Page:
Market Report: Footsie advances but oil groups suffer

Click to follow
The Independent Online
EQUITIES RETAINED their new summertime glow. Tuesday's heroic surge should have been followed by at least a gentle bout of consolidation. Yet Footsie, although closing below it day's high, managed a 46.1 points gain to 5,694.3.

But for Enterprise Oil and Lasmo it was another downbeat session, bringing even closer the possibility they will be relegated from Footsie. If they are removed it will leave only the giants, British Petroleum and Shell, to represent the oil industry in the daily Footsie calculation.

Footsie's next composition meeting is due next month. On present form Lasmo is a sure fire casualty and Enterprise has little room for manoeuvre. Others fighting the drop include Smiths Industries and the last recruit the RMC building materials group.

Smiths was recently the subject of some rogue order-driven trades. It pointed out that had they occurred on the Footsie reckoning day its place in the index would have been lost.

Enterprise was one of the worst performing Footsie constituents, falling 12p to 435p; Lasmo lost 3p to 196.5p. The oil industry is suffering from the collapse in bulk oil prices which could fall even more if, as some suspect, the Russians step up production as part of its bid to earn much needed revenue.

British Airways, on the promise it would defy the Eurocrats over its London airports slots, if domestic regulators offered support, rose 30p to 518p. The Airline wants to sell 267 Heathrow and Gatwick slots but Brussels wants to give them away. UK regulators favour a sale.

Vodafone, making investment presentations, dialled a 43.5p gain to 860p and HSBC, as the Hong Kong market reaped the benefit of more Government support, rose 46p to 1,369p.

At one time Footsie was up 64.6. It was buoyed by Hong Kong's advance, a firmer display in Tokyo and New York's overnight performance.

The mid-cap index edged ahead and even the small cap, which had looked in terminal decline, managed to record a modest gain.

Rentokil, off 14p, at 365p, was hit by its unexpected failure to keep up its 20 per cent growth rate and National Power fell 21p to 559p as bid hopes faded. But PowerGen, on switching out of NP, hardened 31p to 780p.

Computer shares were in demand, thanks to the Micro Focus profits leap. Misys rose 110p to 2,730p and Sage 67.5p to 1,432.5p. Micro Focus added 17.5p to 480p.

The cream came off milk shares. Milk Marque, the industry regulator, is set to make a City presentation next week. Before then it is likely to slash wholesale milk prices, eroding the margins of the dairies. Unigate fell 22p to 542.5p; Express 13.5p to 133p but Robert Wiseman held at 191.5p.

Northern Foods firmed to 182.5p as Merrill Lynch duly produced its buy recommendation.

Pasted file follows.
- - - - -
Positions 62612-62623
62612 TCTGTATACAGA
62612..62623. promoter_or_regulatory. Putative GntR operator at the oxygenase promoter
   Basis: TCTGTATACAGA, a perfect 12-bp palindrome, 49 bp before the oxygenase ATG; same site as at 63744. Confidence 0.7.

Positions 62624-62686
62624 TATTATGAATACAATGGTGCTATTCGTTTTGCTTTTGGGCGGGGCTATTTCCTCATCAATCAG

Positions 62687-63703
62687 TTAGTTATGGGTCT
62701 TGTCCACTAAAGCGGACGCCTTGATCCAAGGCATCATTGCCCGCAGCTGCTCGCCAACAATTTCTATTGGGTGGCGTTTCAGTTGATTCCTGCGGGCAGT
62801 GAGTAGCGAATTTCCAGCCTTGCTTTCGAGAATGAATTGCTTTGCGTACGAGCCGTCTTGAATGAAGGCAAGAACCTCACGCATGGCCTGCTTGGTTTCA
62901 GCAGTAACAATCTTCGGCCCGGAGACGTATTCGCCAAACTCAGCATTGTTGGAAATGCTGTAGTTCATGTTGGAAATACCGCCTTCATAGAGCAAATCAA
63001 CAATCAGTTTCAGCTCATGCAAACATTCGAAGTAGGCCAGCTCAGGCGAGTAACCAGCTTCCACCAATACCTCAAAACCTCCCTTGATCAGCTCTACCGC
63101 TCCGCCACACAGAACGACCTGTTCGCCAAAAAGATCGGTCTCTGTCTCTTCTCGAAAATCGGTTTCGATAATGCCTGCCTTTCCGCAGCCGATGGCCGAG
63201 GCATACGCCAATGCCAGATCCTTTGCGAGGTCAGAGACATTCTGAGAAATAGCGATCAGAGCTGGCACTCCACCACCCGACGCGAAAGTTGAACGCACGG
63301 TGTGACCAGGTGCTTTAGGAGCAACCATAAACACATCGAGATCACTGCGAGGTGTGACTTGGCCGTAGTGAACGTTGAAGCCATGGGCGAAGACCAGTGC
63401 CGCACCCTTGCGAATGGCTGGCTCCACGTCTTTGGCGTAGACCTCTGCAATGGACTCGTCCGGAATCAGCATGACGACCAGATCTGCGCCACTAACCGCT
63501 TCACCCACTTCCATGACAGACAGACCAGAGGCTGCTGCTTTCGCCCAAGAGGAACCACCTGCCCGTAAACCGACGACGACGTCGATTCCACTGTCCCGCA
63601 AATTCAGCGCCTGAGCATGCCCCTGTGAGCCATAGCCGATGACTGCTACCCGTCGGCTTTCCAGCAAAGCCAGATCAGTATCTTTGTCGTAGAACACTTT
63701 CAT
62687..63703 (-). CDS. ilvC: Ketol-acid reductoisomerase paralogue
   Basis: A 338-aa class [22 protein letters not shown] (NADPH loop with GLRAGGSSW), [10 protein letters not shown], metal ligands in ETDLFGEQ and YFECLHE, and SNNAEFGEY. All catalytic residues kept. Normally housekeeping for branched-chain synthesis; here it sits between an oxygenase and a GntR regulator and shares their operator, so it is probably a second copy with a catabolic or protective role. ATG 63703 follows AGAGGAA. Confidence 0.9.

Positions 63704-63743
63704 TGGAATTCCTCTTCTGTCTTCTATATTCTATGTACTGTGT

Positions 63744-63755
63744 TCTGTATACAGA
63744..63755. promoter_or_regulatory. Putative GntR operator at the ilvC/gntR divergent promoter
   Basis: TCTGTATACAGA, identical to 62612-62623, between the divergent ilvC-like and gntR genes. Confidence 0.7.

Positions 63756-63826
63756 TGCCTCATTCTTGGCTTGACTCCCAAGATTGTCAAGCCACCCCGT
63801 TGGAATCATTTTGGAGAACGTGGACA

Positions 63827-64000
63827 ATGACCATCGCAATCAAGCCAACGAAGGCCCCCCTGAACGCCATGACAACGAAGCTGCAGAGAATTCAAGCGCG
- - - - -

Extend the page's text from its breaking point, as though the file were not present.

WS Atkins, the consultancy, hardened 30p to 665p, a shade from its peak. Merrill Lynch is less enthusiastic on short-term prospects but remains keen on the longer view. It expects profits of pounds 34.5m this year and pounds 37.7m next.

Beers were weak after Deutsche Morgan Grenfell took a distinctly sober view of the industry. Even so Bass, one to attract a DMG downgrade, rose 35p to 975p. Whitbread, another target, fell 2p to 838p.

BAT Industries shaded to 680.5p. Panmure Gordon is positive, believing the shares have enough puff to reach 800p. It is encouraged following the reshaping and suggests the shares have what amounts to a "junk bond" rating. Imperial Tobacco was hit by Charterhouse Tilney taking the shares off its buy list, falling 23p to 526.5p.

Imperial Chemical Industries, the subject of an early morning rogue trade, ended little changed at 690p although a profit warning by its German rival, Hoechst, ruffled sentiment. Zeneca, ICI's former subsidiary, improved 70p to 2,410p as Roche take over speculation continued.

Billiton, the mining group, hardened to 126.5p. Dresdner Kleinwort Benson upgraded its net income forecasts on the back of currency considerations. The investment house is still thought to have up to 40 million shares on its books, currently showing a loss of pounds 16m. It took 101 million shares from one of Billiton's major shareholders, a South African mutual called Sanlam. It has, it is thought, placed 60 million.

Henlys, battling for Dennis, shaded 4p to 501p as Volvo lifted its stake to 6.82 per cent.

Holiday shares were ruffled by planned capacity cut backs next summer. Airtours fell 15.5p to 391.5p and First Choice 8p to 123.5p. Thomson lost 2.5p to 159p.

Alexanders, the garage group, reversed as bid talks ended. The voting shares fell 4.5p to 13p and the non voters 4.5p to 12.5p.

But the prospect of bid action at Brooke Industrial, an engineer, prompted a 24p advance to 130p.

Petra Diamond resisted a bear raid, ending 1p higher at 117p although its warrants dropped 7.5p to 87.5p. Waverley Mining, where bid talks have been abandoned, fell 0.5p to 7.5p.




ANOTHER BUY note on John Lusty, the food group. Collins Stewart expects profits to climb from pounds 1.9m to pounds 3.6m this year and then reach pounds 4.2m.

The note describes the company as "a highly cash generative, defensive growth stock which is well placed to take advantage of the fragmented and lucrative specialist food market". The shares, at 10p, trade at a 50 per cent discount to the market and 40 per cent to its nearest competitor, WT Foods.

MINMET, traded on the Irish exploration market, firmed 0.75p to 9p.

Its 78 per cent-owned Crediton Minerals (CM) subsidiary could be edging nearer to a Devon gold strike: a survey indicates a structure "that could lead to the discovery of further high-grade gold" in an area known as the Crediton Trough. A new drilling programme is to be carried out. CM is traded on the fringe Ofex at 21.5p.